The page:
A senior Taiwanese official is urging the government to prepare policies to tackle the potential impact of cryptocurrencies on the island's financial stability.
Speaking at a seminar, hosted on Feb. 2 by Taiwan Academy of Banking and Finance, Shih Jun-ji, vice president of Taiwan's executive branch of government, addressed issues around the financial impact of cryptocurrencies and the relevant regulatory responses.
According to a government report, Shih said that amid the rapid development of cryptocurrencies in recent years, Taiwan should be proactively engaging in exploring policies to tackle the technology's increasing influence on finance. Further, the country should be well-positioned to maintain its financial stability in the event of a market collapse, he said.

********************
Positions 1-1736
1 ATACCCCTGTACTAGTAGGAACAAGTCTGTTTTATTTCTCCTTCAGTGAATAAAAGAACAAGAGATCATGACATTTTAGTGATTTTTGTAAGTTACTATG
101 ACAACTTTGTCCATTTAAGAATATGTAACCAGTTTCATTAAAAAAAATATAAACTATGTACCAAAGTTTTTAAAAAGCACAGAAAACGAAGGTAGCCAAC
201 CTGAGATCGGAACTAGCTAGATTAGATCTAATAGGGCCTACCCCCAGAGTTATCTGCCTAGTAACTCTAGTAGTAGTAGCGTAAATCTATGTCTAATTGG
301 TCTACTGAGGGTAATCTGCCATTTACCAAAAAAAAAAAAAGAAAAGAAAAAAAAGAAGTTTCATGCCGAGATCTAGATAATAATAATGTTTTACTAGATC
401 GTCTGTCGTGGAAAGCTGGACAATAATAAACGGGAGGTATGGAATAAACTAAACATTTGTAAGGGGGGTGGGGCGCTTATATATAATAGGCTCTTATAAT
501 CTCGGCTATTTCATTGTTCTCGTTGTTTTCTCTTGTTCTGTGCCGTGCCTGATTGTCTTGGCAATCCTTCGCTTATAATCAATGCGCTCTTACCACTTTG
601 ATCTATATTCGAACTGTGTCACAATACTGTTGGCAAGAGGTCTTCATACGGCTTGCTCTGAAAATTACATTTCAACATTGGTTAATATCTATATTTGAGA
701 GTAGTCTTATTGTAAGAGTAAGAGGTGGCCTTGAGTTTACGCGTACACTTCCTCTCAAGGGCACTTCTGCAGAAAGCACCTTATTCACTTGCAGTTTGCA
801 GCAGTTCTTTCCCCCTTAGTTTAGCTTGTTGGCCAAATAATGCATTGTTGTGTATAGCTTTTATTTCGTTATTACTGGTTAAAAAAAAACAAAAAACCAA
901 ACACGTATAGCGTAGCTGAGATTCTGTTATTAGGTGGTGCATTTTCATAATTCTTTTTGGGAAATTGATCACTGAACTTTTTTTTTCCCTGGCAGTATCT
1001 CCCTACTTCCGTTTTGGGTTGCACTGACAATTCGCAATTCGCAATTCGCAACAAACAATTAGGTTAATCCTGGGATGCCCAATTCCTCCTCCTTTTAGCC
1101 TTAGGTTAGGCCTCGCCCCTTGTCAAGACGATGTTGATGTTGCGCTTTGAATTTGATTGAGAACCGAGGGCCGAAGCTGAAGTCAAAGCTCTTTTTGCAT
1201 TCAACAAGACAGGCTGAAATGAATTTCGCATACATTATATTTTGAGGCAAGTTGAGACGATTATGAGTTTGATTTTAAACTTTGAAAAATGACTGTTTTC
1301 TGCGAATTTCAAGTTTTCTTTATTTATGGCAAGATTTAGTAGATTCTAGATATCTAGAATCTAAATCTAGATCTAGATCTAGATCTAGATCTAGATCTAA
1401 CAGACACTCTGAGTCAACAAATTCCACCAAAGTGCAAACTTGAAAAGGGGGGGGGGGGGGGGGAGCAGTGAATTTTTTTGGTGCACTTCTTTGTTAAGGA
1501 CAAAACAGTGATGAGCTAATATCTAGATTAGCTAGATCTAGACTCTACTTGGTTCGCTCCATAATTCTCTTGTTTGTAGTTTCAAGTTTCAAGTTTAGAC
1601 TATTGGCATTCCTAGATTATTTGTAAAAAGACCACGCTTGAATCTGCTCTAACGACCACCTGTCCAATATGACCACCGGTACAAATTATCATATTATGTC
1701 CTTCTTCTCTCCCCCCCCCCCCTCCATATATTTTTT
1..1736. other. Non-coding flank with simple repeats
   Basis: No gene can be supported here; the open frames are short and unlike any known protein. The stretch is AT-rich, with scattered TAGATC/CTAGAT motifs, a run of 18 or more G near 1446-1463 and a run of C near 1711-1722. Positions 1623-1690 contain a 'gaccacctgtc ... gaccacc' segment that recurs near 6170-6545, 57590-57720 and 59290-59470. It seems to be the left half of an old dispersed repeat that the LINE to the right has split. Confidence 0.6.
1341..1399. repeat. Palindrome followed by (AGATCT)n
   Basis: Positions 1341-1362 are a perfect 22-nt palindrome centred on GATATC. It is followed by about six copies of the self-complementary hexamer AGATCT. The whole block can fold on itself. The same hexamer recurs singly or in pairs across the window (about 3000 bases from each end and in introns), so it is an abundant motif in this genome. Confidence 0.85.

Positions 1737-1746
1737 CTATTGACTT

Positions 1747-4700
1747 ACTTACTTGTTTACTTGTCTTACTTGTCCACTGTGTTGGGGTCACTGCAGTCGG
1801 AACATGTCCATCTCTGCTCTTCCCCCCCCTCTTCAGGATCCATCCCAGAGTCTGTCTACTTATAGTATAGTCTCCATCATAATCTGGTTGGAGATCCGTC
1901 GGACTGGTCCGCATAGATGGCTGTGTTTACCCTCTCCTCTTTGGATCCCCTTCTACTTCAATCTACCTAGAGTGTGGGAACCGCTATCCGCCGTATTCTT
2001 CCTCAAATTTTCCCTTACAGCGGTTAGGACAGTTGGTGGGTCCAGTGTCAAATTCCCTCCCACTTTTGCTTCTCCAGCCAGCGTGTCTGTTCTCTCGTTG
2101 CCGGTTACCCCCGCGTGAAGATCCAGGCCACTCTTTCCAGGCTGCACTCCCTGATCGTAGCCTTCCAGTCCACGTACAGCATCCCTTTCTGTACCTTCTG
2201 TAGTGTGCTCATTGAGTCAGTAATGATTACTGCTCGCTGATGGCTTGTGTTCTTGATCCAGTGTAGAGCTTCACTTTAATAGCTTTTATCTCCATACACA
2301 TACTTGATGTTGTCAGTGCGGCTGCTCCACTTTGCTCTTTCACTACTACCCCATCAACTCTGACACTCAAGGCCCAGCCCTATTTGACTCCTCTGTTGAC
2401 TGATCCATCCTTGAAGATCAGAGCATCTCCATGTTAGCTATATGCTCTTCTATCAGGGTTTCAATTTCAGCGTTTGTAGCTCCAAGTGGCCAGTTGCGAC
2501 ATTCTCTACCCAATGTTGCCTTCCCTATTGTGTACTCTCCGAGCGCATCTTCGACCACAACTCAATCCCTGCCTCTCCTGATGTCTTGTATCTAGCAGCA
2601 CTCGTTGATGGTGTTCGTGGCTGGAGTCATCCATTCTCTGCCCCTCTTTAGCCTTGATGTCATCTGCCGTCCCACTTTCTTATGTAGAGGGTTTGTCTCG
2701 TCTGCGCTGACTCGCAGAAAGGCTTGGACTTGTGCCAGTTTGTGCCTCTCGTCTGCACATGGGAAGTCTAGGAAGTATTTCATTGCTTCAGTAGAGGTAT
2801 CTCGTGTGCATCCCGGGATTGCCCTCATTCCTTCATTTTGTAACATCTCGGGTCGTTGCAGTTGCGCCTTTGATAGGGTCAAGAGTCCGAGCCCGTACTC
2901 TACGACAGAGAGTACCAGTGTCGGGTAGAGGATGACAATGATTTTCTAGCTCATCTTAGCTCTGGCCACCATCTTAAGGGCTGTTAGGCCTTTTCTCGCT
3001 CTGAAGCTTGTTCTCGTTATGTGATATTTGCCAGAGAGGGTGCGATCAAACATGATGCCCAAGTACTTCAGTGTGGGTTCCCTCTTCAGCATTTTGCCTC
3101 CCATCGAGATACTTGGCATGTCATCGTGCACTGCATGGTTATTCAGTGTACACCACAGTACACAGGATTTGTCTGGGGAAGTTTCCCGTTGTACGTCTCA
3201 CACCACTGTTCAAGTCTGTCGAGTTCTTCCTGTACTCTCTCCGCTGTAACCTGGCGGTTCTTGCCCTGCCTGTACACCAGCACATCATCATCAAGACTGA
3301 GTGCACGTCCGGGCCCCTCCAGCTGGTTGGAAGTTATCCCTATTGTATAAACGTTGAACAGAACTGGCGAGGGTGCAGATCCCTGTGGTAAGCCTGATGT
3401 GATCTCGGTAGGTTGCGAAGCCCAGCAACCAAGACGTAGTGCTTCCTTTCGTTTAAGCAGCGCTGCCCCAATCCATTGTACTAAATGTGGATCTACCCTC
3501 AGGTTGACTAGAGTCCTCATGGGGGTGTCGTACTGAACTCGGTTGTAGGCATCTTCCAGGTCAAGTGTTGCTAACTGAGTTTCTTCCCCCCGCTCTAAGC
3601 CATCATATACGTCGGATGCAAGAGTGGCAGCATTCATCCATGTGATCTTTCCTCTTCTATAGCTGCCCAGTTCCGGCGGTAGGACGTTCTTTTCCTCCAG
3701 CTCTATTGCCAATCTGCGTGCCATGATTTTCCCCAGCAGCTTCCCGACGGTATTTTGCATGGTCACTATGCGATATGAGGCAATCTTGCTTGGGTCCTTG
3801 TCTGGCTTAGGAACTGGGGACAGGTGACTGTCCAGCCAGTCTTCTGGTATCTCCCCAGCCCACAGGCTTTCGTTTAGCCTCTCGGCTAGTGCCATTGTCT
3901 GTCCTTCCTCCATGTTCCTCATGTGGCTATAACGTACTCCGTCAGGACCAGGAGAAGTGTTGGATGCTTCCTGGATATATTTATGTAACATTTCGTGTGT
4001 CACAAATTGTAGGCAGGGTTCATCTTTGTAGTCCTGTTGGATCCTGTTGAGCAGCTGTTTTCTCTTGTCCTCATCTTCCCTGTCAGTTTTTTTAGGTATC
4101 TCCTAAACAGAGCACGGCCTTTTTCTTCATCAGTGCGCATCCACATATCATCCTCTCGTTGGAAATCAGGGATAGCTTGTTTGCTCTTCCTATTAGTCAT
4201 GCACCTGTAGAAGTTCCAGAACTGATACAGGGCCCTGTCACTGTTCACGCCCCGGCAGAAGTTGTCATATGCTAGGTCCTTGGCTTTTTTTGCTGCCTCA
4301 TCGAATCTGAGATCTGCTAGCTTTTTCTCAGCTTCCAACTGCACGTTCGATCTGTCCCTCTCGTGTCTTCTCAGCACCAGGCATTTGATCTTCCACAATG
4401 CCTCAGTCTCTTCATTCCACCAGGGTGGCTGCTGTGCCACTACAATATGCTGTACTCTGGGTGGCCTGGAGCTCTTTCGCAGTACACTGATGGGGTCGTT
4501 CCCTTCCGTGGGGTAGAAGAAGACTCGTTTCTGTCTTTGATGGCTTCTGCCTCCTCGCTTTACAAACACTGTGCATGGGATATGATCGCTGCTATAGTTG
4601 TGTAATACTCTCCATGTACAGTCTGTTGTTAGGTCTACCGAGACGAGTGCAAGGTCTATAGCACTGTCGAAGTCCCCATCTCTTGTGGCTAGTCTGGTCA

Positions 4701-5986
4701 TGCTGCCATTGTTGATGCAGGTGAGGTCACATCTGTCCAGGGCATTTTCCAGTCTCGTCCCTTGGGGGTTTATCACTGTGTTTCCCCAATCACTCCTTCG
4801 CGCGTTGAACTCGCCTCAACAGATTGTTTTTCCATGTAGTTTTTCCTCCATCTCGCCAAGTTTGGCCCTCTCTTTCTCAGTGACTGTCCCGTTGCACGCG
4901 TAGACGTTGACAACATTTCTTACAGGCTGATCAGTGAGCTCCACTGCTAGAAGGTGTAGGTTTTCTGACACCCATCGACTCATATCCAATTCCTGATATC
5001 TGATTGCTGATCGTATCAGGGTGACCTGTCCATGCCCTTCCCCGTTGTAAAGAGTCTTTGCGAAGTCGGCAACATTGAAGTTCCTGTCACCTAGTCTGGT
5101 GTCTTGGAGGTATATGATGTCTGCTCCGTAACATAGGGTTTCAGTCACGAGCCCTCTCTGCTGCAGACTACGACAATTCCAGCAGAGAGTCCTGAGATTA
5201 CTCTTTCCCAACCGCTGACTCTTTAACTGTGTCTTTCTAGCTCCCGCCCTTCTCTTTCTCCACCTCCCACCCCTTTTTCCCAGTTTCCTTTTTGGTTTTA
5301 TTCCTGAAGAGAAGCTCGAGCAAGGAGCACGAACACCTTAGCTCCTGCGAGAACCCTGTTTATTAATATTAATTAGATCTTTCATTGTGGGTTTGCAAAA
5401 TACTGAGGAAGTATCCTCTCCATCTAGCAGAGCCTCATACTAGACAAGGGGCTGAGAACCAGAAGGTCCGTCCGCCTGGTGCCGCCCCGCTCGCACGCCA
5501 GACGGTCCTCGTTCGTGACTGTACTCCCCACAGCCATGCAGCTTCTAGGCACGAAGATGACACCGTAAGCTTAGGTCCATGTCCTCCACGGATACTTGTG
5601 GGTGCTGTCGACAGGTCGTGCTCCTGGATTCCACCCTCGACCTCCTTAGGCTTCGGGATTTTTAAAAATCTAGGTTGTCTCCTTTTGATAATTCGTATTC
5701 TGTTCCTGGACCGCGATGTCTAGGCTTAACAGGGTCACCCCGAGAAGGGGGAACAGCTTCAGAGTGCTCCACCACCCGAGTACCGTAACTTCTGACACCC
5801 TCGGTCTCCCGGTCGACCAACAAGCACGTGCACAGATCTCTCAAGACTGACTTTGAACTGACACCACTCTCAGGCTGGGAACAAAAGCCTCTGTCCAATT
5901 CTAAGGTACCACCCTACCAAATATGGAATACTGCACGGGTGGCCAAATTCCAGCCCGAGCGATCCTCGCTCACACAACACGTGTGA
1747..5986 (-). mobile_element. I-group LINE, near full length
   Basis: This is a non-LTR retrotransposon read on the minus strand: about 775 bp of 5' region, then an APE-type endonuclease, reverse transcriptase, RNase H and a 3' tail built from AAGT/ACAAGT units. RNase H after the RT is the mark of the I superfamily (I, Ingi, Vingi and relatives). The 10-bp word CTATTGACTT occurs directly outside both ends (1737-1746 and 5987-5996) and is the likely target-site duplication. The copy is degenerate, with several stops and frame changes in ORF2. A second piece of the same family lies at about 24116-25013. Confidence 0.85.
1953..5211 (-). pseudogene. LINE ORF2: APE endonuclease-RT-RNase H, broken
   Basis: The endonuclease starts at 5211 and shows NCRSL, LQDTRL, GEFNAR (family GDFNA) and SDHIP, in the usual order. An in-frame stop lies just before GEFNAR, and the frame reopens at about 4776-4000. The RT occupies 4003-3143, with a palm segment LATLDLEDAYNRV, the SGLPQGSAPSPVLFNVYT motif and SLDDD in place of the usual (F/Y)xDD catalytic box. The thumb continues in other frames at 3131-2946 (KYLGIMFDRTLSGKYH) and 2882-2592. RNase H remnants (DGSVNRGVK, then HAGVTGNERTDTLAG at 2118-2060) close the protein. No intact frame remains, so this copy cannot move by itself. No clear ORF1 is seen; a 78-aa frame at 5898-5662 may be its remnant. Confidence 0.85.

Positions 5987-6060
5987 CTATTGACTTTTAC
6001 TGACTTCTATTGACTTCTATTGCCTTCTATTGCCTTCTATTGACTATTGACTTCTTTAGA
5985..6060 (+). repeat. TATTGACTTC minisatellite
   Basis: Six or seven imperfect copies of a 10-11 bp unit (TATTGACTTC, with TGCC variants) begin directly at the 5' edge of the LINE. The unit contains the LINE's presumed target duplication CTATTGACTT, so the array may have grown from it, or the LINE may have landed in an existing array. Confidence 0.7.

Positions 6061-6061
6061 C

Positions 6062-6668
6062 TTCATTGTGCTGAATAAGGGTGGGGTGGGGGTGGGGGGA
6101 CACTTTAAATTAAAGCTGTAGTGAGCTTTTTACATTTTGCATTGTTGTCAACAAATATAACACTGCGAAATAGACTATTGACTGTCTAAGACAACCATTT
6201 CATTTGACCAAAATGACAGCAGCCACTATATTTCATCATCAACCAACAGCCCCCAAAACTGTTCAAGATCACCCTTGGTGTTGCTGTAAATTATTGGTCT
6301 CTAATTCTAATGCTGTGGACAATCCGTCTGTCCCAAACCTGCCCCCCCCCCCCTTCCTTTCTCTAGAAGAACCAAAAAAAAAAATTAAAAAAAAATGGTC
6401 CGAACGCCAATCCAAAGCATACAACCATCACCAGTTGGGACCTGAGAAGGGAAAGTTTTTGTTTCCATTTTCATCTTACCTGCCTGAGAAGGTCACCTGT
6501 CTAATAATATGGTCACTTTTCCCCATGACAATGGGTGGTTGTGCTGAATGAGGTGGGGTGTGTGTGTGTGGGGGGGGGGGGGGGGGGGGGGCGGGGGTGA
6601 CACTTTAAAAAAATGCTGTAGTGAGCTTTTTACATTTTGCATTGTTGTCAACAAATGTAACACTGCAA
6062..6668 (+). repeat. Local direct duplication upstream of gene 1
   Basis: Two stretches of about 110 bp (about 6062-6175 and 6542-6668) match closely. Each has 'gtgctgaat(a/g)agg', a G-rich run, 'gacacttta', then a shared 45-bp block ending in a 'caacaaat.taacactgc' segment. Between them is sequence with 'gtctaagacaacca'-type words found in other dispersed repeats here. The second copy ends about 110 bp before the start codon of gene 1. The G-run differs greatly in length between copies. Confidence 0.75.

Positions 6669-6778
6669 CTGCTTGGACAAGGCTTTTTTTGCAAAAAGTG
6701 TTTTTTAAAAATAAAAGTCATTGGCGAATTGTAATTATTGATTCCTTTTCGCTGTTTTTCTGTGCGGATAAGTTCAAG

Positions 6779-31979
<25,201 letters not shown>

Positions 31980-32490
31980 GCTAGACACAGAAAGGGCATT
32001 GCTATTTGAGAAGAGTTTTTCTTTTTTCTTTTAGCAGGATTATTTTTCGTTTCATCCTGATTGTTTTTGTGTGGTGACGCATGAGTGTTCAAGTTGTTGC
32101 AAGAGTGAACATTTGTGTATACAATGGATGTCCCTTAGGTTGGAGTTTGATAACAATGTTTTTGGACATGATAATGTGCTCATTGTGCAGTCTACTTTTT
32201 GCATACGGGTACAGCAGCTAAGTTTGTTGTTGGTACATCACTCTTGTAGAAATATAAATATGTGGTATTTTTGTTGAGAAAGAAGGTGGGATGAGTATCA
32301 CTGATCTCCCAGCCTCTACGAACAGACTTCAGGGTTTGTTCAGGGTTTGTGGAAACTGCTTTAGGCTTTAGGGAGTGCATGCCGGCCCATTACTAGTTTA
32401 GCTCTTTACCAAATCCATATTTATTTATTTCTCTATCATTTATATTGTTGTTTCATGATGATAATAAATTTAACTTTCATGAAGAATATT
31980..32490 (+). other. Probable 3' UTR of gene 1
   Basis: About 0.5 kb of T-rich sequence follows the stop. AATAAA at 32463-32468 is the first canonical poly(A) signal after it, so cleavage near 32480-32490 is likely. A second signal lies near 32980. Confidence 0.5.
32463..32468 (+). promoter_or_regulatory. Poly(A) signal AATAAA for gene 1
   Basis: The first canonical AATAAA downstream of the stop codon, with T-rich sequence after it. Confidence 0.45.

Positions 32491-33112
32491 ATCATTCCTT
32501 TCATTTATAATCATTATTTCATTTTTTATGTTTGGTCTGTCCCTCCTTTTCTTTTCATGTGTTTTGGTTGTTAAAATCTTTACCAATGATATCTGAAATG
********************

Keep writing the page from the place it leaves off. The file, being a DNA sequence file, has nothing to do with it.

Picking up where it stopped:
The official explained that bitcoin's market capitalization – around $170 billion when it was trading at $10,000 – would equal one third of Taiwan's foreign exchange reserve, twice of the government's financial budget or about the total assets of all the banks in Taiwan.
While bitcoin's surging price has led to the belief in may quarters that the cryptocurrency is in a major bubble, Shih said, the price surge itself does not necessarily mean that is the case.
Nevertheless, he concluded that the government should start exploring measures to ensure it is well-prepared to handle the impact in the case of a severe drop in prices.
Shih was previously chairman of Taiwan's Financial Supervisory Commission from 2016 to 2017.
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